DENVER -- All season long, Kobe Bryant uttered the same words as if they were the refrain to the No. 1 song on iTunes:
"We have a small margin of error, but we're still a championship-caliber team."
After the Los Angeles Lakers' embarrassing 113-96 Game 6 loss to the Denver Nuggets, we know that Bryant got one part of that statement right for sure: The margin for error in Saturday's Game 7 will be miniscule. One foul here or a turned ankle there could dramatically change the outcome. As for the championship-caliber part? The Lakers have lost three of their last four games in the first round to the sixth-seeded Nuggets. Hardly the look of a team destined to lift the Larry O'Brien trophy in triumph next month, wouldn't you say?
Bryant knew the Lakers wouldn't be the favored top dogs this season, what with Miami being out for revenge, Oklahoma City coming of age and Chicago's winning formula of "D + the MVP," but he also didn't think he would be playing with dogs when it mattered most.
Pau Gasol, a four-time All-Star and borderline Hall of Famer when you take into account his international play, helped him win two rings and outlasted the Boston Celtics with an epic 19 points and 18 rebounds in Game 7 of the Finals in the past.
Andrew Bynum, who earned Bryant's respect during the 2010 postseason for dragging his injured leg up and down the court for all 23 games of the Lakers' title run, also earned Bryant's trust this season by making the leap from potential to performer, making the All-Star Game for the first time in his seven-year career.
But on Thursday, with Bryant willing himself through 37 excruciating minutes after battling the stomach flu all day, they were nowhere to be found.
When Bryant was asked if his teammates matched his heart, he eschewed saving face and replied honestly, "No. Of course they didn't."
Bryant (31 points) scored almost three times as many points as Gasol and Bynum did combined (Gasol had just three on 1-for-10 shooting, while Bynum had 11 on 4-for-11).
And Bryant did that after receiving more bags of intravenous fluids (four -- two before the game and two at halftime) than Gasol grabbed rebounds (three -- the lowest board total Gasol had in any game all season).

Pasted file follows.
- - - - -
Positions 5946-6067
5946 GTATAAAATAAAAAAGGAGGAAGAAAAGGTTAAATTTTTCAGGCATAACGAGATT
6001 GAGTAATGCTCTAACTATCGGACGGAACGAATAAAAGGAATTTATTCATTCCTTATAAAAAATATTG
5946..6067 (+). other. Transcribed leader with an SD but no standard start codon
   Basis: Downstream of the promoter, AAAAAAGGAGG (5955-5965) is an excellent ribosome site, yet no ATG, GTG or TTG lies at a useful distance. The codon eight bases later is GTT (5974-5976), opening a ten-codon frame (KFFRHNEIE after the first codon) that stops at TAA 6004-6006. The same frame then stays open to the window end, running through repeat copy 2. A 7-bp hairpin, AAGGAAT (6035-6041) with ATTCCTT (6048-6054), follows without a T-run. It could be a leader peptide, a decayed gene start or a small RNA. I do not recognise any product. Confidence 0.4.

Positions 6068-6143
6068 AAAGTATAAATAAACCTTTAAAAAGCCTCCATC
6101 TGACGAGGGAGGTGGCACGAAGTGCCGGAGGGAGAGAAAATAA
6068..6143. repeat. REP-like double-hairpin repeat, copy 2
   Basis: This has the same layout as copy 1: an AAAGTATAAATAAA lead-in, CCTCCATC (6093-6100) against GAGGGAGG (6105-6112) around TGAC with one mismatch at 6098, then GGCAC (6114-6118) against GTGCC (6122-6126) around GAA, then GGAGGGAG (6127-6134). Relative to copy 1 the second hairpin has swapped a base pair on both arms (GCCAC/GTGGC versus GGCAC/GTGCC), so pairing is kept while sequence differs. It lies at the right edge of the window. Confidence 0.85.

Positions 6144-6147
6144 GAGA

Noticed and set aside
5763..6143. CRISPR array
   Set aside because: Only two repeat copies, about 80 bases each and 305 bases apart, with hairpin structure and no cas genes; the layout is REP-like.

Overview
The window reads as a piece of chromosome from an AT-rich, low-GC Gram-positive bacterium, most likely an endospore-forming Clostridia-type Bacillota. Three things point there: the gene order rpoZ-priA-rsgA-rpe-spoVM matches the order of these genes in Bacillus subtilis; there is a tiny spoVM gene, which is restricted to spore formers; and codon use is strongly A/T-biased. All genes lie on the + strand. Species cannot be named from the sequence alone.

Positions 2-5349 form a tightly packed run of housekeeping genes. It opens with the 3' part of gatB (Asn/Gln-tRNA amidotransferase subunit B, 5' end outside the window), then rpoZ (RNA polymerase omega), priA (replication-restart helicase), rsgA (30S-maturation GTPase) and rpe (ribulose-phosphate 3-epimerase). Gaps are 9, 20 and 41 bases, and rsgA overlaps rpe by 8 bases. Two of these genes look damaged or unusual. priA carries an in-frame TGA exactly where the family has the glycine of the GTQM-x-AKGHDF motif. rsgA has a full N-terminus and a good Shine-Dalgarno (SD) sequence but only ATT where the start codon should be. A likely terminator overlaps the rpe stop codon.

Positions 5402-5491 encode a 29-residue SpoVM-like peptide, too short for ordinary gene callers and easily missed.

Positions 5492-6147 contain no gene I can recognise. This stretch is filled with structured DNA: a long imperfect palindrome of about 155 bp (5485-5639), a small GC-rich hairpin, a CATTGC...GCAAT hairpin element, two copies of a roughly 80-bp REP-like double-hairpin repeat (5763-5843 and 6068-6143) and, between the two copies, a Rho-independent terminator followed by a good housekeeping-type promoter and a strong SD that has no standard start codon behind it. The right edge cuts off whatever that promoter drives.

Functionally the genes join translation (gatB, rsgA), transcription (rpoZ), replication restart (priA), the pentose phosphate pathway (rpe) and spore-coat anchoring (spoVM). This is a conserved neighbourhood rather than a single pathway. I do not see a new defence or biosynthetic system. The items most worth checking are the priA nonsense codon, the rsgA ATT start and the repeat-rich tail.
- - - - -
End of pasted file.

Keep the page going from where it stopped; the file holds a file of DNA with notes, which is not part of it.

"It's one of those things where psychologically you have to put yourself in a predicament, in a position where you have no other option but to perform," Bryant said. "You have to emotionally put yourself with your back against the wall and kind of trick yourself, so to speak, to feel that there's no other option but to perform and to battle. When you have that, when you put yourself in that mind state, then your performance shines through. Your talent shines through and it doesn't matter what the defense does, it doesn't matter if you get fouled. It doesn't matter because you're emotionally at a level that's above that. That's the mind state that they have to put themselves in."
Both big men seem to have put the team back into the embarrassing place it was last postseason. Bynum's "closeout games are kind of easy" quote is the new "this team has trust issues." And Gasol, who had played like a true professional all season after living through the Chris Paul trade fiasco, seemed to be haunted by the ghost of 2011 playoffs past when he wilted like lettuce in the microwave.
Of course, focusing solely on Bryant's brilliance and Gasol's and Bynum's struggles ignores the fact that the Nuggets are a more-than-worthy opponent and only had three fewer wins in the regular season than the Lakers did, so it's not like there was some wide gulf between the two teams to begin with.
But that only supports Bryant's small margin of error claim. He knows how formidable a foe Denver is. That's why he dug deep and nearly stole Game 5 with 43 points to try to end it, and it's also why he played in Game 6 despite his hotel bathroom looking like a "scene from 'The Exorcist,'" as he put it, after his bout with gastroenteritis.
Denver is a young, inexperienced team that probably doesn't even know how good it is yet. If you take the Nuggets out in five games, you don't let them ever find out. If you let them live to see Game 7, well, anything can happen.
Bryant tried to put a positive spin on things, noting that the Houston Rockets took the Lakers to Game 7 in the Western Conference semifinals in 2009 despite being undermanned, and Sacramento took L.A. the distance in the first round in 2000, but part of him also has to remember that his Lakers were up 3-1 on Phoenix in the first round in 2006 before coughing up the next three games and thus, the series.
That Lakers team that lost to Phoenix was Bryant at his best and a bunch of scrubs. Bryant averaged a career-high 35.4 points per game that season while he shared the court with the likes of Smush Parker, Kwame Brown and Brian Cook. Looking back, it's understandable that L.A. ultimately lost the series. But this year? With this team? Bryant's still near his best (31.2 points per game in the playoffs), while Bynum and Gasol are starting to look like liabilities, just as Smush & Co. were.
"Game 7 is a huge game for us," Gasol said. "It's a game where it's all about heart. It's all about bringing it, and that's what we have to do."
Gasol was then asked, after perhaps the worst game of his 11-year career, whether the Lakers should be concerned if it indeed is all about heart.
"No," Gasol said. "It's not a concern. It's something that we got to do. We got to be as strong and united as ever to be able to overcome these tough to losses that we just had."
Maybe that's the resolve Bryant can see in Gasol and Bynum and the rest of the roster that all of us can't when he calls them a championship-caliber team.
One thing we can all agree on, however, is that the Lakers' margin for error right now appears to be shrinking even smaller by the minute.